The Producers is a musical about people making a musical. When I heard this was West Bromwich Operatic Society’s next production, it felt like serendipity. What better time to look at one of the Black Country’s oldest and proudest amateur arts organisations in action?
We’re going to tell the story of a musical theatre group putting on a musical about putting on a musical. It’s like Russian dolls.
As a writer, I’m interested in people’s artistic lives – their loves and delights, the stories that make them dream, the music that soundtracks their days, the films that flicker in their heads, the plays, the dance steps, the books – in fact, everything that gives flavour to our lives.
The first conversation I had with a WBOS member was a revelation. I heard two hours of stories spanning 70 years: friendships, marriages and costume changes, chorus lines and curtain calls, auditions, committee meetings and long service medals. I leafed through decades of programmes that are a unique social history of the Black Country. The adverts for engineering firms and shops that have long closed. The cast lists with names over three or four generations. The Vice-Presidents. The frocks.
WBOS members say wryly that they’ve closed seven theatres. The truth is they’ve outlived them: the Plaza and the Kings, the Alex and the Grand, the Hippodrome. The company was there when closure was announced. It was waiting at the stage door, when the theatre reopened under new management. Over the years, they’ve become nomadic, but always taking the pride of West Bromwich with them.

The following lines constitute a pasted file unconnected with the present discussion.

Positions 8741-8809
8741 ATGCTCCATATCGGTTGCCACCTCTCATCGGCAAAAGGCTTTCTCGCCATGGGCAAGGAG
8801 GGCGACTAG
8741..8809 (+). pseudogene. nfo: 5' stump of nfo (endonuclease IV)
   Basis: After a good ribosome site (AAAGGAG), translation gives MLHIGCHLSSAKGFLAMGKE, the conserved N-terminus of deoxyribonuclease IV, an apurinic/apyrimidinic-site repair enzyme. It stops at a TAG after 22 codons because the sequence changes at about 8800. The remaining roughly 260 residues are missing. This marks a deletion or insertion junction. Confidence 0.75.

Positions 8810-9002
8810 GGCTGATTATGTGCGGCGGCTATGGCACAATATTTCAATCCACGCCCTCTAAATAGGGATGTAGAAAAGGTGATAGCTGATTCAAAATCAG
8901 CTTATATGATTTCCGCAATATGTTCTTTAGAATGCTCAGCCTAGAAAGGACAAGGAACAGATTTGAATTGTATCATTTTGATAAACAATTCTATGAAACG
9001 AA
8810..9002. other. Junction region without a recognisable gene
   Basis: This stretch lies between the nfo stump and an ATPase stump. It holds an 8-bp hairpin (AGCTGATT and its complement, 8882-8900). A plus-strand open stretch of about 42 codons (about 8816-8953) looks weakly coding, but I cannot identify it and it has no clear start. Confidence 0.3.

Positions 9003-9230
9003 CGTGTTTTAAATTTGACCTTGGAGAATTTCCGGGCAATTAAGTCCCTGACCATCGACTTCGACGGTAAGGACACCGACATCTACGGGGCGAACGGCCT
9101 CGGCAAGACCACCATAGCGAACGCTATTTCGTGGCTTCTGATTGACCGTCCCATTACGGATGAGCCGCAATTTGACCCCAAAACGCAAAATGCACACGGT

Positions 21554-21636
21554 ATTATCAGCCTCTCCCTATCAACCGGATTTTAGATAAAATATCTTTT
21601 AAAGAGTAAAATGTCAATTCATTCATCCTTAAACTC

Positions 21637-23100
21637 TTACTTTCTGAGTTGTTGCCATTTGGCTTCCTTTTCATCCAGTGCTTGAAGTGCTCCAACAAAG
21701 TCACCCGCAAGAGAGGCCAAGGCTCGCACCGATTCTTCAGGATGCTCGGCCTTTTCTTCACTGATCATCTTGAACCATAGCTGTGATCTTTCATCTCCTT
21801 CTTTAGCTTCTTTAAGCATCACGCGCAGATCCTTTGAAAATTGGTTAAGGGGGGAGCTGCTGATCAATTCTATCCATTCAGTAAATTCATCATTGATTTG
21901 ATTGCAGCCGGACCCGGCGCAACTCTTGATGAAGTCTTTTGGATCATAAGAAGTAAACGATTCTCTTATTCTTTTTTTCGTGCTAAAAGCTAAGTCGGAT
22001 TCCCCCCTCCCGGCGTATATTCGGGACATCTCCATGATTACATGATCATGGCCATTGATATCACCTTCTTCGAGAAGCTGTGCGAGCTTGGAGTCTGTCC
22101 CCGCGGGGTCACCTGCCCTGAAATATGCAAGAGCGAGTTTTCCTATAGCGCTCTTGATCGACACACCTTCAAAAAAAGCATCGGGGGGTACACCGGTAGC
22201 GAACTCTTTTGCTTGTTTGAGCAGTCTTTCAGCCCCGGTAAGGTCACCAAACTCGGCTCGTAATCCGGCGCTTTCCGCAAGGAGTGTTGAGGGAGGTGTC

And year after year, they’ve put on spectacular shows, each one more ambitious than the last. Laurels are for reaching here, not resting on. Each show has stretched the company further: Evita, Ragtime, La Cage aux Folles, Beauty and the Beast. And now they’re doing a show about Nazis that questions very idea of taste, just because they can, just because it’s fun. Who wouldn’t want to play Max Bialystock?
This is a story that begs to be told. And, thanks to the West Bromwich based arts company Multistory, that’s just what we’re now doing. Multistory works with leading artists, photographers and writers to tell stories about the Black Country, to challenge assumptions and stereotypes and to imagine other, better ways of living together. It’s a process of co-production in which artists work with local people to create work together.
I’ve called this story Where we dream because musical theatre creates such strange worlds, where we can all be different for a while, whether we’re sitting comfortable in the red velvet seats or giving it our all on stage.
Where we dream will be a short book about the show and the company. It will be published by Multistory in the new year. Not a simple company history, the book will mix members’ voices, images and narrative with echoes of past productions and vanished worlds. It will be a celebration of achievement, longevity and a huge amount of fun.
Alongside the book, Ben Wigley is making a 15-minute film documenting the rehearsal process and Kate Jackson is photographing it all. We’ll present everything at a special evening at The Public in West Bromwich in April: the date will be announced in February.